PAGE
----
Clark says Williams is able to balance social observation and comedy while revealing facets of human nature.
“What’s so interesting about him — this is not easy to do — he can write poems that on the surface are comically entertaining but, beneath the surface, have serious application to our lives,” Clark said.
Overall, the caliber of poetry-writing students was nearly unparalleled this year, Clark said.
“This is by far the most poetry we’ve had submitted,” Clark said. “I got to say, I think we’re in a cycle of good Cal Poly poets at the moment, and I don’t think there’s any particular reason why that happened, but it just kind of took off. There is an unusually high number of students who are very, very fine poets at Cal Poly right now.”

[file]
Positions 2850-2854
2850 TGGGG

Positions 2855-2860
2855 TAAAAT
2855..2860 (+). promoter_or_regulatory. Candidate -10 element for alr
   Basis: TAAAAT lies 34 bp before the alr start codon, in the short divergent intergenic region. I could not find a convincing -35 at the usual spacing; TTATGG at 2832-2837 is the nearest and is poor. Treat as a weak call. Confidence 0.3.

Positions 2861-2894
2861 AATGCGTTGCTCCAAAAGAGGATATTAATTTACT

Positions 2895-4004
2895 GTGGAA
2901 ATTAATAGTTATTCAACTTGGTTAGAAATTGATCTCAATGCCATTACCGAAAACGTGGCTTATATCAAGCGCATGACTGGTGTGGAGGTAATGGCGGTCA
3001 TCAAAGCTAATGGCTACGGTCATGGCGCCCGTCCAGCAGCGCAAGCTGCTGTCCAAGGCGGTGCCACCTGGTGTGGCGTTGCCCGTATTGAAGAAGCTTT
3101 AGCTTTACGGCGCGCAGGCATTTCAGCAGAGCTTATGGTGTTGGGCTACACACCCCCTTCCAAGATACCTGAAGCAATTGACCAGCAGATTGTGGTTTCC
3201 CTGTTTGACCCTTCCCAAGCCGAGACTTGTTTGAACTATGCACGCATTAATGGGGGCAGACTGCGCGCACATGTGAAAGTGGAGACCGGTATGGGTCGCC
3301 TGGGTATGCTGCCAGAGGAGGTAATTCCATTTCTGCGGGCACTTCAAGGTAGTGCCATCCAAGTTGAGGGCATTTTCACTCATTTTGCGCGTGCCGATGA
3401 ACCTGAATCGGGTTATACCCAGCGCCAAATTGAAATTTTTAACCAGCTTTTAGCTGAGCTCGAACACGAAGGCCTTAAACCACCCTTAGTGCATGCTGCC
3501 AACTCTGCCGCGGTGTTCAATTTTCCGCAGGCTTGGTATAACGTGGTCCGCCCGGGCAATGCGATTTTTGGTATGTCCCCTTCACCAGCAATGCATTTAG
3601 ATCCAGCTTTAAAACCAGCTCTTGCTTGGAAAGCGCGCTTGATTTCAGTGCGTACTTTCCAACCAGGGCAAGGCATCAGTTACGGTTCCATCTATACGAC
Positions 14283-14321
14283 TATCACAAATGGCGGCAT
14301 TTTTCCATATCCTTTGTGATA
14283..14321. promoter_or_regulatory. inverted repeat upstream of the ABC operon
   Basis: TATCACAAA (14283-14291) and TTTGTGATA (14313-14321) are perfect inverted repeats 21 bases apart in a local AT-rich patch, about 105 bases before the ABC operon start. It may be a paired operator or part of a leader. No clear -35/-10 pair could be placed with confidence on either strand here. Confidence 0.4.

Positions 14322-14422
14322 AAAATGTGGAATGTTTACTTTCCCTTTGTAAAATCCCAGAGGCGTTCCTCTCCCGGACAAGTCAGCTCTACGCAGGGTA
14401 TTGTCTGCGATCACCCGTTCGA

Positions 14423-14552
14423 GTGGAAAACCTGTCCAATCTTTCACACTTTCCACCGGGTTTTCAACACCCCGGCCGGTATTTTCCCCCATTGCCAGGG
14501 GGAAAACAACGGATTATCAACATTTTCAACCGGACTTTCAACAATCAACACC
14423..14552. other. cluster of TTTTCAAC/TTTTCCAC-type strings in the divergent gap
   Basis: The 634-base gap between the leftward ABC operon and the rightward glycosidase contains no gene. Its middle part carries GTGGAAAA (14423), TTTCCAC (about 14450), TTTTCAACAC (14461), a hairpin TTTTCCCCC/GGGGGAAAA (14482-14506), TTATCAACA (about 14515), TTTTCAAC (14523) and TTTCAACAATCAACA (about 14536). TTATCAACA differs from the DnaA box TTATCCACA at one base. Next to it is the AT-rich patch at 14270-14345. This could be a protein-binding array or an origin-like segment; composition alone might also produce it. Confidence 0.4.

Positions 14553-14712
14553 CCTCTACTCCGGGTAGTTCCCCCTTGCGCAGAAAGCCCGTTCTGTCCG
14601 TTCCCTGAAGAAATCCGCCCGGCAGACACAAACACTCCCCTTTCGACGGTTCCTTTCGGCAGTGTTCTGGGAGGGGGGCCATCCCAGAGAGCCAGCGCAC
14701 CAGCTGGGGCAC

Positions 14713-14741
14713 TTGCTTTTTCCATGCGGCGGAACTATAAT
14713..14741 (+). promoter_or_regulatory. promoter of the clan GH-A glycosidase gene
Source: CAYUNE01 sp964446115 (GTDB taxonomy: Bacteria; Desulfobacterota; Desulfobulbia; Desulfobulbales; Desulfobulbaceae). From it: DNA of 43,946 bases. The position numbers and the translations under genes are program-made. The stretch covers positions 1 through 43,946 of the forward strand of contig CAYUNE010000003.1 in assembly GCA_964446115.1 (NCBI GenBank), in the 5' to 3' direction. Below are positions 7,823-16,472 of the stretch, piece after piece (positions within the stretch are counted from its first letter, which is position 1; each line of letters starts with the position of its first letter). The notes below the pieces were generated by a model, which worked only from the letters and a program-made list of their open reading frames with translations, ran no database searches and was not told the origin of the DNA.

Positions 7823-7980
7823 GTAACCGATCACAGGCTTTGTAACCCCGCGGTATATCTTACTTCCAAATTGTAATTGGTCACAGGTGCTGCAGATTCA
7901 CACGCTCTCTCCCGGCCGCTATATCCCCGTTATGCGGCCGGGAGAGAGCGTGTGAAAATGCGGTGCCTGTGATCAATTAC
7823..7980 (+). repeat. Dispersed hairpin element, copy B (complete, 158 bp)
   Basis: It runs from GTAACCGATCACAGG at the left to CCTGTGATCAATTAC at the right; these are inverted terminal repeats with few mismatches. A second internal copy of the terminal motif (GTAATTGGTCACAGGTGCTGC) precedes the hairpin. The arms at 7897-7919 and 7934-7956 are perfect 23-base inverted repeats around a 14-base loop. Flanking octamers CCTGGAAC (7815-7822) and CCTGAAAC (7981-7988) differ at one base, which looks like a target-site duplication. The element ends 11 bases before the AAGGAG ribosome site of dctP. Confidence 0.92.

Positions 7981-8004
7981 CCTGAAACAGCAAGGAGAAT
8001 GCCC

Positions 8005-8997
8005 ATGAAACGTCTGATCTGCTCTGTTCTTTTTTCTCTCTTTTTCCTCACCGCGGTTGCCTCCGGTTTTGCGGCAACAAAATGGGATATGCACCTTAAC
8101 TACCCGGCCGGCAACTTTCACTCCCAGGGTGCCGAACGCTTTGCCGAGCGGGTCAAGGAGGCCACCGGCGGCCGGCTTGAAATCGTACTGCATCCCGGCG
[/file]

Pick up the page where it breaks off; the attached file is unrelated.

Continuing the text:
by Madeleine Mori
for Karen Dalton
[dropcap]T[/dropcap]he path down to the river
weaved with the rotting moss driveways,
the still breath in the air
of the ’57 Chevrolet
with withered thistle and rosehip
married to its chassis.
Some never left
the dry creek town, old, proud
limbs waving back and forth,
their porches leaning downhill,
rocking back and forth ceaselessly,
into the open earth.
The iron rich red of the soil
could cake bare feet like butter,
fallen tree limbs could grope,
snake holes could trip
like the telephone lines
if you didn’t know how to step.
In a bag, she brought a mason jar
of mixed wine, a loose lick of tire
swing rope she’d been working to unravel,
the graying map of Tennessee.
This time I’ll go to Nashville,
wrestle off this ten cent life.
She strained her toes under the spyglass film
of the muddied water
and thought herself one lone cattail,
a wild mess of golden seed
raging through towns,
projecting free prayers.
But how far would her highway stretch
when a neighbor emptied water
from his buckshot brass gutters
and the bed grasses lunged
with the mounting river to coil
and pull at her ankle?